St Michael's Church, Garway

Garway Church

The earliest record of a monastery here is in 615 AD, but it was with the arrival of the Knights Templar in 1180 that the history of the church at Garway becomes clearer.  The Templars built a number of partly round churches (copying the Holy Sepulchre in Jerusalem) including this one.  The round foundations can be seen clearly on the north side of the church, and the original carved chancel arch still survives.

There are so many fascinating things to see and discover at Garway that this space is too limited. You can find out more from Audrey Tapper's book, available in the church.  Most of the current church -- no longer round -- is probably 13th century, including the massive tower which was once separate from the main church building.

Here are just four of the carvings to find, all inside the church and some quite difficult to spot: a "green man" (click the picture for a clearer view) , a sword, a fish and a snake. Garway Church is a very important part of the community and in addition to regular services it is used for other events, for example: a historical pageant about the history of Garway and Archenfield, a May Day celebration, a well-dressing (at the re-opening of an ancient holy well), preservation of wild flowers in the churchyard, and a Festival of Memories.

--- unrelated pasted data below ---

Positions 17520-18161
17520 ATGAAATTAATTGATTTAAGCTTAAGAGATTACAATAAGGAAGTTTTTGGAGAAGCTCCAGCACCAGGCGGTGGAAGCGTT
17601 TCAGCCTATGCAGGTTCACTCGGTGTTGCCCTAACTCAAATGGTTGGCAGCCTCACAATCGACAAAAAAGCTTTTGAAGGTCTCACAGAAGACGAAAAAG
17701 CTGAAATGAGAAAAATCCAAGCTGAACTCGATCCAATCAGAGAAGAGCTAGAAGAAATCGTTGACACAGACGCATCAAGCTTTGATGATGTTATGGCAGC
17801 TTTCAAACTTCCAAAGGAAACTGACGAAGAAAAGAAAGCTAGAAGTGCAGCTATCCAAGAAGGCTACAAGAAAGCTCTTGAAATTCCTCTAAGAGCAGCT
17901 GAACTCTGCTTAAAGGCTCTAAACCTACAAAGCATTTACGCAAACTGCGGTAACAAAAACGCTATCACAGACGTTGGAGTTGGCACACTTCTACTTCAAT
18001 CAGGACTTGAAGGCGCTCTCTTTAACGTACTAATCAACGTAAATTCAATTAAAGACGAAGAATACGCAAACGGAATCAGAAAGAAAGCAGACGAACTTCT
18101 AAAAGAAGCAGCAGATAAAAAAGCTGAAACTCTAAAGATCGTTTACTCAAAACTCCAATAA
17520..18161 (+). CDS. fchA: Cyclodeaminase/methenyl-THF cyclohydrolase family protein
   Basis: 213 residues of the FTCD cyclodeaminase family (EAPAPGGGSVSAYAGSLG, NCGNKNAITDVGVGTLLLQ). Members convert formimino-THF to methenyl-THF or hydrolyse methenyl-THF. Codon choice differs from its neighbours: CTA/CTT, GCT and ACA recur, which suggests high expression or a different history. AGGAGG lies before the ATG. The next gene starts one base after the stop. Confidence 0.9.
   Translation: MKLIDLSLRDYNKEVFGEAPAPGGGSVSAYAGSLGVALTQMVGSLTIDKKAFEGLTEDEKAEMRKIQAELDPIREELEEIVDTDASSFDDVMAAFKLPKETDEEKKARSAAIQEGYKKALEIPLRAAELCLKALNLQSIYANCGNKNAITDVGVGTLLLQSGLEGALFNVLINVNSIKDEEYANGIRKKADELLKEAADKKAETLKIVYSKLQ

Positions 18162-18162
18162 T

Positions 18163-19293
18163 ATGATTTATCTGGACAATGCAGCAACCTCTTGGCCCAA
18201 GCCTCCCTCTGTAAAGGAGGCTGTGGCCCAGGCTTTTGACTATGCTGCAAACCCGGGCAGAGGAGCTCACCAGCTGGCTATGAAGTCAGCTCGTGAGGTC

For more information about the church, visit the relevant Historic Herefordshire Online page.  And don't miss all the detailed information about the church and many facets of Garway past and present at the Garway community website. See also the Great English Churches website.

Finding Garway Church

Postcode for sat nav: near HR2 8RJ (follow signs from this postcode)
Grid reference: SO 454 224

In Garway, you'll find the common and the Garway Moon Inn. From the pub, go west past Garway Primary School and carry on out of the main village for about a mile.  Pass the road to Garway Hill (signposted to your right) and carry on down the lane until you reach several houses.  Turn sharp left at this point (by the Baptist Chapel) and go slowly down the hill for 100 yards, then left onto a track which leads to the church itself.  Please park carefully and do not block entry to the farm fields next to the track.